The word ‘rebel’ is usually associated with violence, but we hear it almost daily at the moment as MPs grapple over Brexit. Medieval historian Andy Ford explores the fourteenth century origins of the word and finds some similarities with how it is being used today.
All of a sudden, it seems, we have a Parliament of ‘rebels.’ Earlier this month, over 100 Conservative backbenchers voted to defeat the Government’s flagship Brexit legislation while there is increasing discontent amongst Labour MPs with their leadership’s position over the priority that should be given to a second referendum.
Describing these actions as ‘rebellious’ may seem odd given the very strong modern associations of the term with violent acts against the established political order, but there are some similarities in usage in medieval court records.
After the plague
During the fourteenth century, Justices of the Peace emerged as an integral part of local legal administration and extant Peace Rolls record the court proceedings before them.
While there are relatively few of these records, they do provide a fascinating insight into socio-economic conditions in England, particularly after the Black Death and the period preceding and following the uprising of 1381.
The term ‘rebellis’ was used in 81 indictments in the Peace Rolls during this period. However, the people who were accused in this way were not indicted for violent offences against the political order. Rather the term was used in most cases specifically to describe women and men who refused to comply with the terms of the Statute of Labourers which was introduced in 1351 as a response to the labour shortages created by the Black Death.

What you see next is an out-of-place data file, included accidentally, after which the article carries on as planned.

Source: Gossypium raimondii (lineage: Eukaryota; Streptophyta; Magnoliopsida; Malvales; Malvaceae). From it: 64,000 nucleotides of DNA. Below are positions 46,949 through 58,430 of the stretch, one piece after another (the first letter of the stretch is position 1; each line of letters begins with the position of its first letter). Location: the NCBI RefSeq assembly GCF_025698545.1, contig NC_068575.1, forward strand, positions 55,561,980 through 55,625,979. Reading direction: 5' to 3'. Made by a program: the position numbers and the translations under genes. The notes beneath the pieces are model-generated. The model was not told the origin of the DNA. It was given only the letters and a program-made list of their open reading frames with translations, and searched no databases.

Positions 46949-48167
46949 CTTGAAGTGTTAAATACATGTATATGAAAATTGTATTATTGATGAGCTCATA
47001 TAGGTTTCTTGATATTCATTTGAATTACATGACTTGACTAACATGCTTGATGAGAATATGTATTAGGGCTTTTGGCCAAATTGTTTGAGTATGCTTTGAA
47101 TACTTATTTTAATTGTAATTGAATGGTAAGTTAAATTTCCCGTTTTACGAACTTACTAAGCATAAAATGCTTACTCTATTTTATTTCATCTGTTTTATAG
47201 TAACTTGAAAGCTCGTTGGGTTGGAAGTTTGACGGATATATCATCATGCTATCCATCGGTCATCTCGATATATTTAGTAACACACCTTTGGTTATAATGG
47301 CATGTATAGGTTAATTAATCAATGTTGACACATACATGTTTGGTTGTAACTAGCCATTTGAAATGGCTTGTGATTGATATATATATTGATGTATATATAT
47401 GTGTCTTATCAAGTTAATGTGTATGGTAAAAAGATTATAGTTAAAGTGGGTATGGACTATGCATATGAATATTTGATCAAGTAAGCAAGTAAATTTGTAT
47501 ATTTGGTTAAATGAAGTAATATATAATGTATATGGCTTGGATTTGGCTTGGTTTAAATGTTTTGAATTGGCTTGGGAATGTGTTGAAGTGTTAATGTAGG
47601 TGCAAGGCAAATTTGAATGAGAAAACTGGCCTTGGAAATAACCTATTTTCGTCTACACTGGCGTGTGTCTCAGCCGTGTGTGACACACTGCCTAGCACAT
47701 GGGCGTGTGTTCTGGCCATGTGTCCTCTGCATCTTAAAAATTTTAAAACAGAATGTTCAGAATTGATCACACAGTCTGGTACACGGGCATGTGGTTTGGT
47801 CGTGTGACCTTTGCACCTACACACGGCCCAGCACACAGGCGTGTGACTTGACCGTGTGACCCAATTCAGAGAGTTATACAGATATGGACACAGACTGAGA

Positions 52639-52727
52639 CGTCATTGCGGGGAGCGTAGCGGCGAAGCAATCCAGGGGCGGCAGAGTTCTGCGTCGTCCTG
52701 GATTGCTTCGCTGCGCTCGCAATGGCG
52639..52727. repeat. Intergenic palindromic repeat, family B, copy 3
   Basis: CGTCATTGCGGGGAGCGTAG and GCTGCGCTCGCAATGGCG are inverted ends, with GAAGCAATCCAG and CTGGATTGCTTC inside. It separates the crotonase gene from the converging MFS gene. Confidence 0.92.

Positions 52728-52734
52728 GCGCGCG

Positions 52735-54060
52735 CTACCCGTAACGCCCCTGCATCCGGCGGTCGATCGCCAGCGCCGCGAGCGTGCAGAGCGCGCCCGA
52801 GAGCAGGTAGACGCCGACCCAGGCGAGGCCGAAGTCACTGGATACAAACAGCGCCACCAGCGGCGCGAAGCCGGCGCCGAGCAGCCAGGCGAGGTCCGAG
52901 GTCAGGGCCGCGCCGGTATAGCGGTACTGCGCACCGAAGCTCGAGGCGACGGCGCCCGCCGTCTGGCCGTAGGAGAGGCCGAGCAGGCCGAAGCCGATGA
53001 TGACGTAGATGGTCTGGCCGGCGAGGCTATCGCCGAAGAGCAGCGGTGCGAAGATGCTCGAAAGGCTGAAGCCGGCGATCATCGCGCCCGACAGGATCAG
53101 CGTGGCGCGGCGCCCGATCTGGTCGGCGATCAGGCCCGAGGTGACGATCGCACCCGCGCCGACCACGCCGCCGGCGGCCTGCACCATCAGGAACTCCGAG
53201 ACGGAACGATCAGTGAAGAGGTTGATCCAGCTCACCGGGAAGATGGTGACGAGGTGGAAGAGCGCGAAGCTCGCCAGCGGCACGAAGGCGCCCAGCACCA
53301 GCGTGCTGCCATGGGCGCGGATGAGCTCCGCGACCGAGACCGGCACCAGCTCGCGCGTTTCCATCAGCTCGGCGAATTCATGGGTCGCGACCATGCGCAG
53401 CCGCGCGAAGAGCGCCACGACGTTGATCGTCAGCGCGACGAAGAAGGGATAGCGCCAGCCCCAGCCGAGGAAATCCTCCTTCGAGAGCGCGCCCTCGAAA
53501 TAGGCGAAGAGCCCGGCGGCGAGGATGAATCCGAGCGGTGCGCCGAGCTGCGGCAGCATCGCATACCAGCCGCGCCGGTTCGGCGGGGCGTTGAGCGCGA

Their alleged offences included refusing to work except for prohibited rates of pay, moving between villages in search of better-paid work and, most frequently, refusing to swear an oath before the village constable of compliance with the Statute. These therefore were ‘rebels’ who were embarking upon non-violent forms of resistance to the Government’s legislation.
While the Peace Rolls recorded many violent assaults upon village constables and other local authority figures, those accused were never described as ‘rebels.’ Nor were those indicted before the Justices for their involvement in significant insurrections in Salisbury in 1380 and in Coventry and Oxfordshire during the 1390s, even when the last of these involved a plot to kill the king.
There are few references in the Peace Rolls to the revolt of 1381, but other judicial and Government records do address it. Historians have increasingly referred to its participants as ‘rebels’.
This is probably because research has demonstrated that those involved came from a broad cross-section of society rather than simply ‘peasants’ as was previously thought. It probably also reflects the difficulties of finding comfortable translations into modern English of the many contemporary Latin descriptions of the participants as ‘malefactores’.
In fact, the judicial and Government documents of the time rarely used the word ‘rebelles’ to describe those who took part in the uprising. Where they did, it is therefore quite probable that they were not referring to the participants necessarily as people intent on using violence to challenge the political order. Rather, as the Peace Rolls demonstrate, they were disenchanted rural labourers who were refusing to comply with the constraints imposed upon them by the Government’s legislation.
To that extent, therefore, the uprising of 1381 was indeed a peasants’ revolt.
Andy Ford is completing an MRes in Medieval Studies within Reading’s Graduate Centre for Medieval Studies.